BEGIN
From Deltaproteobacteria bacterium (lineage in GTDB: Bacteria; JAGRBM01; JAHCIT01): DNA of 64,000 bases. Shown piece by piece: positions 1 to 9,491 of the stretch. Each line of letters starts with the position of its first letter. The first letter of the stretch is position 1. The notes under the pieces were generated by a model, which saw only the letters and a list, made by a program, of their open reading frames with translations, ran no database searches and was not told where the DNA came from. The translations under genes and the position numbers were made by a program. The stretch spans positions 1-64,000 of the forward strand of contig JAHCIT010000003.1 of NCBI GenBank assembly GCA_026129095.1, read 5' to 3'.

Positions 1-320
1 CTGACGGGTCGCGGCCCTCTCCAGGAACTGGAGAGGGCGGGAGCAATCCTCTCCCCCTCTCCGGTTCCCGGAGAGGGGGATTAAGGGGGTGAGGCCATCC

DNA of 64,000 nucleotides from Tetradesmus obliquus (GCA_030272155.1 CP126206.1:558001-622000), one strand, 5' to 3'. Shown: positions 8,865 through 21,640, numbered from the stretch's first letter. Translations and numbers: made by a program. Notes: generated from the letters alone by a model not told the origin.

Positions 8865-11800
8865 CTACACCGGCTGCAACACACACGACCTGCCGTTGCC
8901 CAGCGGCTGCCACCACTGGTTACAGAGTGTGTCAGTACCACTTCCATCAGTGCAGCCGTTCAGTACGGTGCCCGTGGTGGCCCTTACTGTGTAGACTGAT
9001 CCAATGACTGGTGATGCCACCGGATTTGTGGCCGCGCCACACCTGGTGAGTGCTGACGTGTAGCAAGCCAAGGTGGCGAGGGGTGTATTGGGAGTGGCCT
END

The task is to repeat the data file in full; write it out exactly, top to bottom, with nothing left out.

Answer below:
From Deltaproteobacteria bacterium (lineage in GTDB: Bacteria; JAGRBM01; JAHCIT01): DNA of 64,000 bases. Shown piece by piece: positions 1 to 9,491 of the stretch. Each line of letters starts with the position of its first letter. The first letter of the stretch is position 1. The notes under the pieces were generated by a model, which saw only the letters and a list, made by a program, of their open reading frames with translations, ran no database searches and was not told where the DNA came from. The translations under genes and the position numbers were made by a program. The stretch spans positions 1-64,000 of the forward strand of contig JAHCIT010000003.1 of NCBI GenBank assembly GCA_026129095.1, read 5' to 3'.

Positions 1-320
1 CTGACGGGTCGCGGCCCTCTCCAGGAACTGGAGAGGGCGGGAGCAATCCTCTCCCCCTCTCCGGTTCCCGGAGAGGGGGATTAAGGGGGTGAGGCCATCC

DNA of 64,000 nucleotides from Tetradesmus obliquus (GCA_030272155.1 CP126206.1:558001-622000), one strand, 5' to 3'. Shown: positions 8,865 through 21,640, numbered from the stretch's first letter. Translations and numbers: made by a program. Notes: generated from the letters alone by a model not told the origin.

Positions 8865-11800
8865 CTACACCGGCTGCAACACACACGACCTGCCGTTGCC
8901 CAGCGGCTGCCACCACTGGTTACAGAGTGTGTCAGTACCACTTCCATCAGTGCAGCCGTTCAGTACGGTGCCCGTGGTGGCCCTTACTGTGTAGACTGAT
9001 CCAATGACTGGTGATGCCACCGGATTTGTGGCCGCGCCACACCTGGTGAGTGCTGACGTGTAGCAAGCCAAGGTGGCGAGGGGTGTATTGGGAGTGGCCT